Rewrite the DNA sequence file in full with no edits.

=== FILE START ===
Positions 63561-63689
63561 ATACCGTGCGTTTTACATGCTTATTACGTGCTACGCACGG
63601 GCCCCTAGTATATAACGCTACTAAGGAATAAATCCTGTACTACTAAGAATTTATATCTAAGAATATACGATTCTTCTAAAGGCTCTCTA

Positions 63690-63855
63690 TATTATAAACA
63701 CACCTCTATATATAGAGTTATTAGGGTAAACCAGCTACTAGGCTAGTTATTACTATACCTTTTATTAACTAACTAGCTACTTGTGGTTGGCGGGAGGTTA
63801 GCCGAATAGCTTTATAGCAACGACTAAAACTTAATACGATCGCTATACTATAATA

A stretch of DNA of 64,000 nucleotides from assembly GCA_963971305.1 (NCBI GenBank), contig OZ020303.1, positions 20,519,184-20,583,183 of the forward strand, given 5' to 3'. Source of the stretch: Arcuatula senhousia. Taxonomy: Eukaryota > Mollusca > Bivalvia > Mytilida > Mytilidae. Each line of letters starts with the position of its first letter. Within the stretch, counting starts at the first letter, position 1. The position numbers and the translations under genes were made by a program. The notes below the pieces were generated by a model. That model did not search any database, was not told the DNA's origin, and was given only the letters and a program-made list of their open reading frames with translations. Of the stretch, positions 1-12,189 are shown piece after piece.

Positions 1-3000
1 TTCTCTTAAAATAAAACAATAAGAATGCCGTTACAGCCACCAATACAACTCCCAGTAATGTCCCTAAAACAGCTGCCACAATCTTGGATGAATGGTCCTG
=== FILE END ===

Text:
Positions 63561-63689
63561 ATACCGTGCGTTTTACATGCTTATTACGTGCTACGCACGG
63601 GCCCCTAGTATATAACGCTACTAAGGAATAAATCCTGTACTACTAAGAATTTATATCTAAGAATATACGATTCTTCTAAAGGCTCTCTA

Positions 63690-63855
63690 TATTATAAACA
63701 CACCTCTATATATAGAGTTATTAGGGTAAACCAGCTACTAGGCTAGTTATTACTATACCTTTTATTAACTAACTAGCTACTTGTGGTTGGCGGGAGGTTA
63801 GCCGAATAGCTTTATAGCAACGACTAAAACTTAATACGATCGCTATACTATAATA

A stretch of DNA of 64,000 nucleotides from assembly GCA_963971305.1 (NCBI GenBank), contig OZ020303.1, positions 20,519,184-20,583,183 of the forward strand, given 5' to 3'. Source of the stretch: Arcuatula senhousia. Taxonomy: Eukaryota > Mollusca > Bivalvia > Mytilida > Mytilidae. Each line of letters starts with the position of its first letter. Within the stretch, counting starts at the first letter, position 1. The position numbers and the translations under genes were made by a program. The notes below the pieces were generated by a model. That model did not search any database, was not told the DNA's origin, and was given only the letters and a program-made list of their open reading frames with translations. Of the stretch, positions 1-12,189 are shown piece after piece.

Positions 1-3000
1 TTCTCTTAAAATAAAACAATAAGAATGCCGTTACAGCCACCAATACAACTCCCAGTAATGTCCCTAAAACAGCTGCCACAATCTTGGATGAATGGTCCTG